The Argument from the Virtue of Tolerance
Argument no. 2 for ethical relativism states: Since ethical relativism promotes tolerance of certain cultural practices that members of Western civilization may think are strange, ethical relativism is a good thing. However, although tolerance often is a virtue, ethical relativists simply cannot justify their own position by appealing to it in this way. First, the value of tolerance presupposes the existence of at least one real objective (or absolute) value: tolerance. Bioethicist Tom Beauchamp makes this observation:
If we interpret normative relativism as requiring tolerance of other views, the whole theory is imperiled by inconsistency. The proposition that we ought to tolerate the views of others, or that it is right not to interfere with others, is precluded by the very strictures of the theory. Such a proposition bears all the marks of a non-relative account of moral rightness, one based on, but not reducible to, the cross-cultural findings of anthropologists…But if this moral principle [of tolerance] is recognized as valid, it can of course be employed as an instrument for criticizing such cultural practices as the denial of human rights to minorities and such beliefs as that of racial superiority. A moral commitment to tolerance of other practices and beliefs thus leads inexorably to the abandonment of normative relativism.4
Second, tolerance can only be a virtue if we think the other person, whose viewpoint we’re supposed to tolerate, is mistaken. That is to say, if we do not believe one viewpoint is better than another, then to ask us to be tolerant of other viewpoints makes no sense. For to tolerate another’s viewpoint implies that this other person has a right to his or her viewpoint despite the fact that others may think it is wrong. To be tolerant of differing viewpoints involves just that — differing viewpoints, all of which cannot be equally correct at the same time. The man who supposes himself tolerant while at the same time he believes nobody is either right or wrong about any moral value is actually no more virtuous than the man who supposes his virginity is chastity even though he was born with no sexual organs. Consequently, real tolerance presupposes someone is right and someone is wrong, which implicitly denies moral relativism.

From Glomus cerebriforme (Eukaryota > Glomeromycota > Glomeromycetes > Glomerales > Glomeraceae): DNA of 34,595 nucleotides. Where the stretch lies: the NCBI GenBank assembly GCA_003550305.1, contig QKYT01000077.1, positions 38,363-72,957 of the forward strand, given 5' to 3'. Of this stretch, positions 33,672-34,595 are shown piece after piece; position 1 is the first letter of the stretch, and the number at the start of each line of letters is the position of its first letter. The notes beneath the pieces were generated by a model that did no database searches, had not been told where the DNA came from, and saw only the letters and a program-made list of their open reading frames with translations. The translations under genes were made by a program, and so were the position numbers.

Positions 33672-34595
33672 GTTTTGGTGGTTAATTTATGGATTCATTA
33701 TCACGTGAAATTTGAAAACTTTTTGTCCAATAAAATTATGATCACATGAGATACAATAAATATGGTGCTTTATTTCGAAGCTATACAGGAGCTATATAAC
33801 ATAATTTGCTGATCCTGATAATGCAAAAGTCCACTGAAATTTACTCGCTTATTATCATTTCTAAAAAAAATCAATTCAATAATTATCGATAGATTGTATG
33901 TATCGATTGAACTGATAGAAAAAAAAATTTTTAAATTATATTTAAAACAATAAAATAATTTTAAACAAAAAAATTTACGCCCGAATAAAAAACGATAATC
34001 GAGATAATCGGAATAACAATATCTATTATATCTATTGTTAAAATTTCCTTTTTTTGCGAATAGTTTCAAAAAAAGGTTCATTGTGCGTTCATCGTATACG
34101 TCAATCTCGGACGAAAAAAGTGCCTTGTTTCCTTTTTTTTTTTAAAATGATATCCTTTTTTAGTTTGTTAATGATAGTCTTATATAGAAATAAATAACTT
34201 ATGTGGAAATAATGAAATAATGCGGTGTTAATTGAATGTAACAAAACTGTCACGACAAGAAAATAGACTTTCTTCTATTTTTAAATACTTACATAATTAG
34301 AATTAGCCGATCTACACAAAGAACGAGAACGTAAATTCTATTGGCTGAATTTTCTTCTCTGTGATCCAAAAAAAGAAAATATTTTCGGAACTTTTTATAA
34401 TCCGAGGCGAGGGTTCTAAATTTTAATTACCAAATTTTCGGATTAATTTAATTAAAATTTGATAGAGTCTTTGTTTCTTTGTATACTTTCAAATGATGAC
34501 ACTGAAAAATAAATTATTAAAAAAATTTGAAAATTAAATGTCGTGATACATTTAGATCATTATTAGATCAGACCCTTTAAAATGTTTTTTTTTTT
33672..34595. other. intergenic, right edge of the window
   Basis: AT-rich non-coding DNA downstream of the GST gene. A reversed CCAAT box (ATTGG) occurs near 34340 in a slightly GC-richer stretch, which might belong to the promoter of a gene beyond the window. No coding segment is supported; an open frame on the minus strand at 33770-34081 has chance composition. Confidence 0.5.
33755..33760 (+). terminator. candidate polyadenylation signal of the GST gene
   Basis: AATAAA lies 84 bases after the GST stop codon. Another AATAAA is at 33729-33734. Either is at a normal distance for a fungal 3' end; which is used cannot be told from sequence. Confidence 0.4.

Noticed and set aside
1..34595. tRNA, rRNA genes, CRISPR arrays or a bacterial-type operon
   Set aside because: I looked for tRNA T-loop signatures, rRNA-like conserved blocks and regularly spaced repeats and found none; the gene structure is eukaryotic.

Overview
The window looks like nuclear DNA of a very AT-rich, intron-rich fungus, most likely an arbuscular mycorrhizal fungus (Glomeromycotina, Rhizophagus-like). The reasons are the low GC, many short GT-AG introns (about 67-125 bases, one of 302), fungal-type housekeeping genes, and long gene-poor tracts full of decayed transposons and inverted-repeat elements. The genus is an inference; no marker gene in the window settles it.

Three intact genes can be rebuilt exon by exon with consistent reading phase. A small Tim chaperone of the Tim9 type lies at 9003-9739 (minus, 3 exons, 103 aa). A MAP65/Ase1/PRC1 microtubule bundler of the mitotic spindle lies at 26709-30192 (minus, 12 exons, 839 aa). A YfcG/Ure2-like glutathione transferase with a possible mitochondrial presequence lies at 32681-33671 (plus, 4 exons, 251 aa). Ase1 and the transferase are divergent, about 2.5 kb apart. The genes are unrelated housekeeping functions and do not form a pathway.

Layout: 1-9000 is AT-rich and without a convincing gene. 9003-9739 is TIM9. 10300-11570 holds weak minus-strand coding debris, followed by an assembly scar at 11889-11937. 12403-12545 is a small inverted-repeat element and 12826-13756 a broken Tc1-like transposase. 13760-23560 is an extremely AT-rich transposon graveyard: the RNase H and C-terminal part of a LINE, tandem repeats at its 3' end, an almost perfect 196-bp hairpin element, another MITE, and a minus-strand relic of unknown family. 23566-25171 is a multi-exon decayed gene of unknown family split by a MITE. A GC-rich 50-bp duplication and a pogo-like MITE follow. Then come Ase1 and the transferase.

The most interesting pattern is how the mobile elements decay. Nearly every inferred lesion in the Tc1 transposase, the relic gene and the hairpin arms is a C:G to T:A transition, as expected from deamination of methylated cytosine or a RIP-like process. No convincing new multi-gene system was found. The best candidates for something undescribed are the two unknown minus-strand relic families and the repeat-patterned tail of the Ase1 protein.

It must be acknowledged, however, that there is a noble motive behind the relativists’ appeal to tolerance. They believe their view of tolerance will help us to better understand other cultures and people without being hypercritical about their practices. This in turn will keep us from using such criticism to justify the forced imposition of our own cultural practices on them, such as putting blouses on the bare-breasted women of the South Seas or forcing polygamous families to divide and become monogamous. I can sympathize with this view of transcultural tolerance. As I stated earlier, however, a cultural practice is different from a cultural value. It does not follow from different practices that people have different values.
The local controversies surrounding the elimination of certain books from public school curricula and libraries is an example of how people can agree on values and yet disagree on practice. Those who favor more conservative guidelines, and who are often referred to as advocating censorship, usually propose that certain materials are not suitable for certain age groups. They argue that parents, not educational administrators, are best suited to know what is good for their children. On the other hand, their opponents, who are often referred to as advocating freedom of expression, usually propose that it should be up to the teacher and the educational administrators to choose what is suitable material, although they do believe that a line should be drawn somewhere. For example, none of these defenders of freedom of expression defend the placing of hard-core pornography in the hands of fourth graders.
This, of course, makes the debate all the more interesting, since it means that both sides agree on the following general principles: a line must be drawn, certain materials are suitable for certain age groups, and education is important. Both advocate some kind of “censorship.” They just disagree on who should be the censors, what should be censored, and on what basis the decision should be made. Therefore, they both hold to many of the same values, but they disagree as to the application of these values, and the acceptability of certain factual claims.